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Prominant doctor convicted of beating wife wants new trial

More than two years after he was convicted, Dr. Andrew Osborne still maintains he didn't get fair shake
Attorney Joey Sheffield argues for new trial (11-21-2013) (Blake Deshazo)
Attorney Joey Sheffield argues for new trial (11-21-2013) (Blake Deshazo)
Suzette Osborne sits in courtroom (11-21-2013) (Blake Deshazo)
Suzette Osborne sits in courtroom (11-21-2013) (Blake Deshazo)
District Attorney Douglas Albert Valeska argues in court (11-21-2013) (Blake Deshazo)
District Attorney Douglas Albert Valeska argues in court (11-21-2013) (Blake Deshazo)
Circuit Judge Larry Anderson listens to arguments (11-21-2013)
Circuit Judge Larry Anderson listens to arguments (11-21-2013)
A doctor convicted of beating his wife at their upscale Dothan in 2010 is seeking a new trial. The attorney for Dr. Andrew Osborne argued in court Thursday that his client was not fairly tried on felony Domestic Violence charges.

Joey Sheffield, who did not represent Osborne at trial, lists 22 reasons why a judge should grant a new trial. The most significant are ineffective counsel and documents Sheffield claims the defense either did not posses or didn’t use during the 2011 trial. Osborne was represented by attorneys Martin Adams and July Dowling.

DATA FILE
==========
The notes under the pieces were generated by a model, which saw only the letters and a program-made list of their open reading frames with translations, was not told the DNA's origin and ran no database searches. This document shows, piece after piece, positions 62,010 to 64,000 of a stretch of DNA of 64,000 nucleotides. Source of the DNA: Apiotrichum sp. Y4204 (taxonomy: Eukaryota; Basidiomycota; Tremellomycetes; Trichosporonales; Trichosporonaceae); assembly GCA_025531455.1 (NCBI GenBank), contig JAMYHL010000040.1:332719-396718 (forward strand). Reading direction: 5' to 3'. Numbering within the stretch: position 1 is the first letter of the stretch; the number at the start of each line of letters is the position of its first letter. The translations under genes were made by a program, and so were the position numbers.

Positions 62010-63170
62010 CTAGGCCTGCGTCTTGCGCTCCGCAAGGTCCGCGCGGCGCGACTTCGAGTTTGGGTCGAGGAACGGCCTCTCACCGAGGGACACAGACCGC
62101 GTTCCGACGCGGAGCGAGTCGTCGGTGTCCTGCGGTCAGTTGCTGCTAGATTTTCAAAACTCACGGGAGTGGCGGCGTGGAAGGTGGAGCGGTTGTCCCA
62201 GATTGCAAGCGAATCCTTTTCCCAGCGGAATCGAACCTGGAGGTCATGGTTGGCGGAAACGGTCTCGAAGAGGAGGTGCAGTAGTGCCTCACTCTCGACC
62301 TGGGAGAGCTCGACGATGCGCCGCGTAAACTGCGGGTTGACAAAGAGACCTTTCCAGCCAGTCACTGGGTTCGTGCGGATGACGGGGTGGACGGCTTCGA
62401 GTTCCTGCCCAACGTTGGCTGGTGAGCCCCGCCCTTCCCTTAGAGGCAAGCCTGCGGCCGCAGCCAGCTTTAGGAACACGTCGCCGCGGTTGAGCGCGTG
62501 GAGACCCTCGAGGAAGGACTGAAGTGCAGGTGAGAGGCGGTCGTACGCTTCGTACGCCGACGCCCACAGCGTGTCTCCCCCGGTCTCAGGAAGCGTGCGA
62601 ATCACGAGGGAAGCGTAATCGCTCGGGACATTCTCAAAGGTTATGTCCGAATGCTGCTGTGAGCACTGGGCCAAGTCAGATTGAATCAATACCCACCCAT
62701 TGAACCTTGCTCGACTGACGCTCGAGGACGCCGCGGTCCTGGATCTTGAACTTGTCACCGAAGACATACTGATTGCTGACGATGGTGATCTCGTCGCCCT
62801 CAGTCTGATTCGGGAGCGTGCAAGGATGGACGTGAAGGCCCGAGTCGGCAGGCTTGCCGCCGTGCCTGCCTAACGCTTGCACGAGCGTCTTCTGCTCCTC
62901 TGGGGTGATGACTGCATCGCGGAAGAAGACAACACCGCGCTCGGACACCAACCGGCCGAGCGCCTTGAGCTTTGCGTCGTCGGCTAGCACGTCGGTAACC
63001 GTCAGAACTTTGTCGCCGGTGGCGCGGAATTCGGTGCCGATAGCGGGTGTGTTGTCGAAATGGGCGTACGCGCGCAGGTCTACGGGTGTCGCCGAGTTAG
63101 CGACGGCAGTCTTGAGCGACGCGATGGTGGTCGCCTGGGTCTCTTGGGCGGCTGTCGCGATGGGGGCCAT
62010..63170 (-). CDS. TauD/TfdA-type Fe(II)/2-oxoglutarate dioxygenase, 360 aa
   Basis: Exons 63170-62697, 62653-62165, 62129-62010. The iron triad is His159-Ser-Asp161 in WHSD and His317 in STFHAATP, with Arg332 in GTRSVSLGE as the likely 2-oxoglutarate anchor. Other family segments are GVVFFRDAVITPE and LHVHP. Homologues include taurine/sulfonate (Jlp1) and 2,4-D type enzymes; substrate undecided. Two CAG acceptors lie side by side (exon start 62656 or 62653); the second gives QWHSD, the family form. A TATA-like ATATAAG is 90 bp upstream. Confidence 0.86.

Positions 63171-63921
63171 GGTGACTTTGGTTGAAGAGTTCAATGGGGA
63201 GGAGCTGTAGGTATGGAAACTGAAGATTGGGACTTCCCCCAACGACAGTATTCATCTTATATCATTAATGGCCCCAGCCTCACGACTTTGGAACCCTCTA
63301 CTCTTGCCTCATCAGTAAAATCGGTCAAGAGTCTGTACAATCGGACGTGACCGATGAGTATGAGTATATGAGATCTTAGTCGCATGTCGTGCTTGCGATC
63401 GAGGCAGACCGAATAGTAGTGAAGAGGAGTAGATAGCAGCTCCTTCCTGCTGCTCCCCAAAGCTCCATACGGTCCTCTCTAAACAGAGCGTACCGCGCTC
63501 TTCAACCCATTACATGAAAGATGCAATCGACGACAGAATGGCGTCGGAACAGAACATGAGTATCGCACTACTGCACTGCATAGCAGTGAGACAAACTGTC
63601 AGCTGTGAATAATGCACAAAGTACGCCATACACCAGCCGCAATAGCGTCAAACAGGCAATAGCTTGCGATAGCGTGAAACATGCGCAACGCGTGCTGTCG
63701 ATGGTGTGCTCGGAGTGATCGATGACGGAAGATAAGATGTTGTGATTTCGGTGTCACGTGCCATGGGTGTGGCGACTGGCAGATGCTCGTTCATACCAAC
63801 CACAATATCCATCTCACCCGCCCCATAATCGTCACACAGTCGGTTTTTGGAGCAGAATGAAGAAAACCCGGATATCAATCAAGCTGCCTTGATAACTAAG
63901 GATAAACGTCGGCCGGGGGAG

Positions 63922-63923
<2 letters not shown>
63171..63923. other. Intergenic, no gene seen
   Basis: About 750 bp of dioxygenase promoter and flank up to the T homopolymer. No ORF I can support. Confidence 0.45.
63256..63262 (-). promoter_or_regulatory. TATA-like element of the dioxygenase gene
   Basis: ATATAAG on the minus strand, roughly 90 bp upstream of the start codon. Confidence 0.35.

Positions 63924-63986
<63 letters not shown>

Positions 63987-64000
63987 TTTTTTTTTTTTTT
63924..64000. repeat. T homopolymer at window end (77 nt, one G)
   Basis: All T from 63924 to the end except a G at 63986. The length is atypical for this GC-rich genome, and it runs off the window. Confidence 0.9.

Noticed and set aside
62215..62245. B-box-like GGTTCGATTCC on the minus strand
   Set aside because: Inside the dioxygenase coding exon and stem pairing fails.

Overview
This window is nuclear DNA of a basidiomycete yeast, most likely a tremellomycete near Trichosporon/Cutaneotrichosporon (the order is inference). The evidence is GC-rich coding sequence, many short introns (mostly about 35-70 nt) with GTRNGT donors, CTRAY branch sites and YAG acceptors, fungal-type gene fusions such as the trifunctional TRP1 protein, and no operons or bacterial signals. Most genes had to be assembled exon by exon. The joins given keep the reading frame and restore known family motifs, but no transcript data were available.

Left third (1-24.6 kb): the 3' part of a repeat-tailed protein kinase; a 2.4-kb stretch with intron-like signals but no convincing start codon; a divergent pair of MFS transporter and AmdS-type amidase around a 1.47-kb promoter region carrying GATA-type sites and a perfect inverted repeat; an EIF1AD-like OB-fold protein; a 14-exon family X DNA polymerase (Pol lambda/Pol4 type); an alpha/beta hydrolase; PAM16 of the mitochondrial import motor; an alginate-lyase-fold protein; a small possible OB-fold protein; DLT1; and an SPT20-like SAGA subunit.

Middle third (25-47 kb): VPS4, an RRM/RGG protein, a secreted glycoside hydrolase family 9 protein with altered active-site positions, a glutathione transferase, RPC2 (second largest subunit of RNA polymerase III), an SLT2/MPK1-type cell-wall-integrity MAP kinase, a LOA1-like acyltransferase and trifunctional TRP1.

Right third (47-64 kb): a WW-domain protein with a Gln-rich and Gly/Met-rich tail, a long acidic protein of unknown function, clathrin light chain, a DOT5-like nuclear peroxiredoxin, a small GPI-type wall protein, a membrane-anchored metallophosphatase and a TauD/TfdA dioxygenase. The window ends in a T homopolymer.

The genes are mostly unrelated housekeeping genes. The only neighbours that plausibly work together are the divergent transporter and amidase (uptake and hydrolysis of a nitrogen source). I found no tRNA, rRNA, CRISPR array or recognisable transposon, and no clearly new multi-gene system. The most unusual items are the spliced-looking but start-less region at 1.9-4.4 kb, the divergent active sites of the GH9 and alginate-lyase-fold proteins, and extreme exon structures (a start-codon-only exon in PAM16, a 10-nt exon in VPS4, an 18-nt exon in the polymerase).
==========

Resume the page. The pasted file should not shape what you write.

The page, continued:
Regarding the documents, Sheffield contends they show that Suzette Osborne suffered medical issues before the alleged attack that the jury was told resulted from violence for which Dr. Osborne was convicted.

“My personal opinion is if this case was tried again, with those medical records he would be exonerated,” Sheffield said following Thursday’s hearing. “How can you create an injury when the injury was already there?”

District Attorney Douglas Albert Valeska told the court he made all documents available to the defense before Osborne’s trial.

Court records show Osborne was sentenced to three months work release followed by 45 months probation. The conviction was later upheld by the Alabama Court of Criminal Appeals.

Osborne’s medical license was suspended but he later regained practicing privileges and now works at a hospital in Troy.

The couple divorced though there remains an unresolved civil lawsuit filed by Suzette seeking damages for “multiple instances of physical abuse at the hands of (Dr. Osborne).” Following his conviction Suzette Osborne told WDHN “Where I am right now does not compare with the hell I was living in.”

However, Sheffield said his client has been wrongly portrayed; pointing out Osborne has served his time and is working again as a doctor. “Dr. Osborne has continued to state that he’s innocent of all charges. So for him to be (reopening) the case tells me all I need to know about his motives behind this,” Sheffield said.

Circuit Judge Larry Anderson tentatively set a hearing on a possible new trial for early 2014.

Ken Curtis is the senior investigative/political reporter for WDHN. Contact him at ken@wdhn.com

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